Creating a learning space at home

With all Indiana schools moving to remote learning for the rest of the year due to COVID-19 and parents now tasked with fulfilling the vital role of supporting at-home learning for their children, there has never been a more important time to have a dedicated space for learning in your home.

Beyond physical space, effective learning experiences begin with parents and children who view learning as positive.


Tips for a positive learning environment:

  • Empower each family member to become a learning leader and make learning fun.
  • Consider planning family learning experiences. For example, each month one family member selects something the family can do together, such as explore bugs in the backyard, take a virtual museum tour, do a science experiment or try a new recipe together. The parent then assists the child with planning for the experience.
  • End the day with positive affirmations or compliments. After home learning ends, have each family member say something positive about another family member. Be certain each person receives a compliment.
  • Ask each of your children to state one thing they did well during the day after the designated learning time has ended.

 

DESIGNATE A SPACE FOR LEARNING

Even in a small home, you can create a designated space for learning. This space can be the kitchen table, the corner of a room where you can eliminate distractions, or a desk if available.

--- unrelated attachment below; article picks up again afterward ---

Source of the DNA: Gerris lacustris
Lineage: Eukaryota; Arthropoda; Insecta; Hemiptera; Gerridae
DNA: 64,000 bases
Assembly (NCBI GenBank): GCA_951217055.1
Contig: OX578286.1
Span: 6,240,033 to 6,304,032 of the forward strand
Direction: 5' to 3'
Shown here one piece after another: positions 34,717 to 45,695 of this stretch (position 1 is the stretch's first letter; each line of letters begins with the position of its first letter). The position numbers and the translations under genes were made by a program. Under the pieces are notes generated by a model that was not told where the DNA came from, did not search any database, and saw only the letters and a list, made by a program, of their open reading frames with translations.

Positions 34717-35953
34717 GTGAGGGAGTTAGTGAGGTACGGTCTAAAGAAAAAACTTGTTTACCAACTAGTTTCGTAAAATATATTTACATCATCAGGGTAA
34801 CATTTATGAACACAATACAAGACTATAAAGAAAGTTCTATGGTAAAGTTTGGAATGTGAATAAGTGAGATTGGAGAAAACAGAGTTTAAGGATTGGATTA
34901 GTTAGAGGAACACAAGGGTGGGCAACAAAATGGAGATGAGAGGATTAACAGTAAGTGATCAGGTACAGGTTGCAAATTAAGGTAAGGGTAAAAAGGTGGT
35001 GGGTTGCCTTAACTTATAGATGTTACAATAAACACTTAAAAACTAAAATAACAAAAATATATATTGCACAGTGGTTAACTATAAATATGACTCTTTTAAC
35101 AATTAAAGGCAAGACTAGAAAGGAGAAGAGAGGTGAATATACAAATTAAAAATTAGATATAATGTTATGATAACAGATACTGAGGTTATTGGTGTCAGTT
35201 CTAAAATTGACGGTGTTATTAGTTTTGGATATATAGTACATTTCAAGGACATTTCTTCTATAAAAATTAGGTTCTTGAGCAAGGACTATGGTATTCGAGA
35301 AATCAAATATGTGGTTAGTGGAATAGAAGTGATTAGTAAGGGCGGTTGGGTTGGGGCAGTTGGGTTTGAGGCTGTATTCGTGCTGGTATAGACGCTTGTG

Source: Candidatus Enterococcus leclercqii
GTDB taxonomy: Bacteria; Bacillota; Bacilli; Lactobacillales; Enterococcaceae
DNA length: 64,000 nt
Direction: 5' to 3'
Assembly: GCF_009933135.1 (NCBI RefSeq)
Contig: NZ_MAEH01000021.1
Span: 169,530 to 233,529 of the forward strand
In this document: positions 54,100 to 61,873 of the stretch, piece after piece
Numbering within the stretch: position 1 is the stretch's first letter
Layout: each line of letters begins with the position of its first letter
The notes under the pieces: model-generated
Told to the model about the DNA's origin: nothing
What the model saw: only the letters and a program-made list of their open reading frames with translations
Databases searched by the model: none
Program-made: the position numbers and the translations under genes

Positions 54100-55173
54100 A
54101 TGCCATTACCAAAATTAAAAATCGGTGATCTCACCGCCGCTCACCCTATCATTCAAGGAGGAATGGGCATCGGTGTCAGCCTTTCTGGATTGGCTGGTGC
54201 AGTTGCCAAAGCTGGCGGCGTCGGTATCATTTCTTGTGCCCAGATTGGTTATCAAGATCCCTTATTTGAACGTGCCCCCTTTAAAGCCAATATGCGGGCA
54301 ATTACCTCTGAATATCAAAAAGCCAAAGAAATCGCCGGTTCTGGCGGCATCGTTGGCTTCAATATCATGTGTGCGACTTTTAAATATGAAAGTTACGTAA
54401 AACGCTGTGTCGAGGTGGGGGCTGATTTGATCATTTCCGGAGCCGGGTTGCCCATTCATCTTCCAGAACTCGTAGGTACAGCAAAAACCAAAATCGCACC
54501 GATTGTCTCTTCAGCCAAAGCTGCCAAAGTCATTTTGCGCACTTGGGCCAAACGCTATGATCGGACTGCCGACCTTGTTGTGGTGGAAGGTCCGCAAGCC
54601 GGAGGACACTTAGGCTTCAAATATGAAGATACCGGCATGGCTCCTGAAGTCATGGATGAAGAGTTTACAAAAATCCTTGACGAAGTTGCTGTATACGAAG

Not everyone has a designated room for learning, so get creative and find ways to make your space mobile if needed, such as using a folding dinner tray or ironing board.

Learning spaces should include all the things your child needs to have a successful home learning experience, such as any workbooks/packets/materials your school district has sent home, a flat surface for writing and necessities like pencils and erasers. If your child is online learning, be sure the space is close to a power outlet and has a place for their computer or tablet.


Tips for creating a space for learning:

  • Make creating the space a family project.
  • Have the children join in choosing the space and decorating it.
  • If your space is limited, keep a basket with all the learning materials in it. Use the basket to convert your kitchen table or some other area in your home into the learning space.
  • You can even come up with a family name for your space. For example, “The Smith Learning Academy.” Put up the sign when it is time for homework.
  • Once homework time begins, get rid of distractions. This includes distractions for you and your child. Turn off the television, cell phones and video games. Make this time special and focus solely on family learning.

Pro tip: Check out the IDOE recommendations for times and activities for student learning based on age in this PDF. We recommend at least this much time for learning per student per grade level but try to spend as much of the day in learning activities as possible.

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